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Joshua 15:1

    Joshua 15:1 Translations

    King James Version (KJV)

    This then was the lot of the tribe of the children of Judah by their families; even to the border of Edom the wilderness of Zin southward was the uttermost part of the south coast.

    American King James Version (AKJV)

    This then was the lot of the tribe of the children of Judah by their families; even to the border of Edom the wilderness of Zin southward was the uttermost part of the south coast.

    American Standard Version (ASV)

    And the lot for the tribe of the children of Judah according to their families was unto the border of Edom, even to the wilderness of Zin southward, at the uttermost part of the south.

    Basic English Translation (BBE)

    Now the part of the land marked out for the children of Judah by families, went up to the edge of Edom, as far as the waste land of Zin to the south, to the farthest point of it on the south.

    Webster's Revision

    And the lot for the tribe of the children of Judah according to their families was unto the border of Edom, even to the wilderness of Zin southward, at the uttermost part of the south.

    World English Bible

    The lot for the tribe of the children of Judah according to their families was to the border of Edom, even to the wilderness of Zin southward, at the uttermost part of the south.

    English Revised Version (ERV)

    And the lot for the tribe of the children of Judah according to their families was unto the border of Edom, even to the wilderness of Zin southward, at the uttermost part of the south.

    Definitions for Joshua 15:1

    Lot - Portion; destiny; fate.

    Clarke's Commentary on Joshua 15:1

    This then was the lot of the tribe of - Judah - The geography of the sacred writings presents many difficulties, occasioned by the changes which the civil state of the promised land has undergone, especially for the last two thousand years. Many of the ancient towns and villages have had their names so totally changed, that their former appellations are no longer discernible; several lie buried under their own ruins, and others have been so long destroyed that not one vestige of them remains. On these accounts it is very difficult to ascertain the situation of many of the places mentioned in this and the following chapters. But however this may embarrass the commentator, it cannot affect the truth of the narrative. Some of the principal cities in the universe, cities that were the seats of the most powerful empires, are not only reduced to ruins, but so completely blotted out of the map of the world that their situation cannot be ascertained. Where is Babylon? Where are Nineveh, Carthage, Thebes, Tyre, Baalbec, Palmyra, and the so far-famed and greatly celebrated Troy? Of the former and the latter, so renowned by historians and poets, scarcely a vestige, properly speaking, remains; nor can the learned agree on the spot once occupied by the buildings of those celebrated cities! Should this circumstance invalidate the whole history of the ancient world, in which they made so conspicuous a figure? And can the authenticity of our sacred historian be impaired, because several of the places he mentions no longer exist? Surely no: nor can it be called in question but by the heedless and superficial, or the decidedly profane. Although some of the cities of the holy land are destroyed, and it would be difficult to ascertain the geography of several, yet enough remain, either under their ancient names, or with such decisive characteristics, that through their new names their ancient appellatives are readily discernible. It is natural to suppose that the division mentioned here was made after an accurate survey of the land, which might have been made by proper persons accompanying the conquering army of the Israelites. Nine tribes and a half were yet to be accommodated, and the land must be divided into nine parts and a half. This was no doubt done with the utmost judgment and discretion, the advantages and disadvantages of each division being carefully balanced. These were the portions which were divided by lot; and it appears that Judah drew the first lot; and, because of the importance and pre-eminence of this tribe, this lot is first described.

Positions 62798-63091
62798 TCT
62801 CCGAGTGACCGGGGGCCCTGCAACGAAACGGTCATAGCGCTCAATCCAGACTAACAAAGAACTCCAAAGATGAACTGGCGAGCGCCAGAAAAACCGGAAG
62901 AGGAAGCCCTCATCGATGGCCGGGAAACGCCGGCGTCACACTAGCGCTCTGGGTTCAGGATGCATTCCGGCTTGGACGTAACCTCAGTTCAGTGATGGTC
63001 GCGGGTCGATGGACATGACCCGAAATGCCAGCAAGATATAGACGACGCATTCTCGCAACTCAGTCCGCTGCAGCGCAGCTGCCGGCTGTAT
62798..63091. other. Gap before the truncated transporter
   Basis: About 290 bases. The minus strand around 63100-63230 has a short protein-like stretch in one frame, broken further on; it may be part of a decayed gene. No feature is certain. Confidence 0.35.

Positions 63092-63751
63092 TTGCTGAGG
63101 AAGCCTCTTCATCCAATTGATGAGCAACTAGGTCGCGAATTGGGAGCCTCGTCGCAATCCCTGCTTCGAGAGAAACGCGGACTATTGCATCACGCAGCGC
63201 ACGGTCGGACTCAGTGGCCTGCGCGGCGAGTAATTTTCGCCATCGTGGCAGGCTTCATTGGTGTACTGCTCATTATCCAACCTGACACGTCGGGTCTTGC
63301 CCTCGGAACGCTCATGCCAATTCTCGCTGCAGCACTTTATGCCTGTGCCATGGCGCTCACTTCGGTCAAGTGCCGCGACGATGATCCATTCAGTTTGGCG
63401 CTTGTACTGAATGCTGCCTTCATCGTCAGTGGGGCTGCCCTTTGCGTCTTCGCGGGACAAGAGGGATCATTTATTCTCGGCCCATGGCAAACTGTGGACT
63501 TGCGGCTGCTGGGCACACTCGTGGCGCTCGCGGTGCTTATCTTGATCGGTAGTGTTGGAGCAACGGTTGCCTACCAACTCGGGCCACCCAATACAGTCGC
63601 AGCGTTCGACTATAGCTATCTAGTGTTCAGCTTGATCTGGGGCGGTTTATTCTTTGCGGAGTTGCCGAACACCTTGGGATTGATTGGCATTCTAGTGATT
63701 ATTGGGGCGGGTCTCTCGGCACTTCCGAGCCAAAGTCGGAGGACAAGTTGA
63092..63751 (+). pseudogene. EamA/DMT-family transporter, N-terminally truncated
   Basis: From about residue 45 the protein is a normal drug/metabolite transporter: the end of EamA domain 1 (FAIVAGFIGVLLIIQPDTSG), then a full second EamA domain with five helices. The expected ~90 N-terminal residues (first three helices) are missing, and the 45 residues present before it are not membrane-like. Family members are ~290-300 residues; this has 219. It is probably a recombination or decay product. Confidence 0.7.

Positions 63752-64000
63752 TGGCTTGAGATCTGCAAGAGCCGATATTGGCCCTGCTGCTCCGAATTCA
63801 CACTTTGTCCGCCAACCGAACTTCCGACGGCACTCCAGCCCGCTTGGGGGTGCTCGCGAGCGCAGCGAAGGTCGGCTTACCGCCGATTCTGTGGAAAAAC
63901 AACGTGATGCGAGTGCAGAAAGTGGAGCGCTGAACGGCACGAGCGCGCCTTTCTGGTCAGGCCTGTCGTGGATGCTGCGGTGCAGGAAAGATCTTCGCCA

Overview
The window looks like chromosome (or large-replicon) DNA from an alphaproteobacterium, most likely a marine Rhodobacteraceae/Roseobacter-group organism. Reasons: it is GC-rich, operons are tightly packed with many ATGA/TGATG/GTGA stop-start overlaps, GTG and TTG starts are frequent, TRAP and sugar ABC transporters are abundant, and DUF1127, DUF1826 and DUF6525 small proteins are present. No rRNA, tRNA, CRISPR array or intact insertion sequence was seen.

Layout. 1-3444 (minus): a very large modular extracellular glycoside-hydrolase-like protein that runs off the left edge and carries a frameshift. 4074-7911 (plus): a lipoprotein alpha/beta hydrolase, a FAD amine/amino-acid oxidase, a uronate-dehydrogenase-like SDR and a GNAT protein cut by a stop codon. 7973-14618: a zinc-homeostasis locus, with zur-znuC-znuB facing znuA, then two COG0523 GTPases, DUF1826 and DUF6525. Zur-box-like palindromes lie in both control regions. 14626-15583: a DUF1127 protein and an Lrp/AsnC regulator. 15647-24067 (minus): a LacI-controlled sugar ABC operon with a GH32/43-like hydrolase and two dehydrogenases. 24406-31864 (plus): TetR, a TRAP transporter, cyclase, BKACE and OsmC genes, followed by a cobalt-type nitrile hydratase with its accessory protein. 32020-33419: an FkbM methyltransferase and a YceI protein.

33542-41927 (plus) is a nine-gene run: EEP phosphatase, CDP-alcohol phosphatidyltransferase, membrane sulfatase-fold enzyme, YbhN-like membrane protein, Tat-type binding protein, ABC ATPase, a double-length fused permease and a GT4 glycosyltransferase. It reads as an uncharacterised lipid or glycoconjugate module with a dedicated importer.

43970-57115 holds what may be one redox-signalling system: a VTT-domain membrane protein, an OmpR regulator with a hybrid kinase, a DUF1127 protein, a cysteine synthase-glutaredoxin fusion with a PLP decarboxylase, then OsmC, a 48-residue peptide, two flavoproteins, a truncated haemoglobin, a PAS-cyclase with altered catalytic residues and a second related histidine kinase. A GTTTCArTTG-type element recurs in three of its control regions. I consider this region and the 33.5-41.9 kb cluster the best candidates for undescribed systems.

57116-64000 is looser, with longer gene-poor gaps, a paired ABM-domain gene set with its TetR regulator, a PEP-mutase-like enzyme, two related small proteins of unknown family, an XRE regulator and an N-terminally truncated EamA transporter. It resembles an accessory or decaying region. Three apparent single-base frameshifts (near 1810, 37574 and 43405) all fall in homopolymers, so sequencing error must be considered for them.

By their families - It is supposed that the family divisions were not determined by lot. These were left to the prudence and judgment of Joshua, Eleazar, and the ten princes, who appointed to each family a district in proportion to its number, etc., the general division being that alone which was determined by the lot.

    To the border of Edom - The tribe of Judah occupied the most southerly part of the land of Canaan. Its limits extended from the extremity of the Dead Sea southward, along Idumea, possibly by the desert of Sin, and proceeding from east to west to the Mediterranean Sea, and the most eastern branch of the river Nile, or to what is called the river of Egypt. Calmet very properly remarks, that Joshua is particular in giving the limits of this tribe, as being the first, the most numerous, most important; that which was to furnish the kings of Judea; that in which pure religion was to be preserved, and that from which the Messiah was to spring.

    Barnes' Notes on Joshua 15:1

    The inheritance of the tribe of Judah is described first by its general boundaries on all four sides Joshua 15:1-12; then reference is again made, for the sake of completeness, to the special inheritance of Caleb which lay within these boundaries Joshua 15:13-20; and lastly a list of the towns is given Joshua 15:21-63. Consult the marginal references.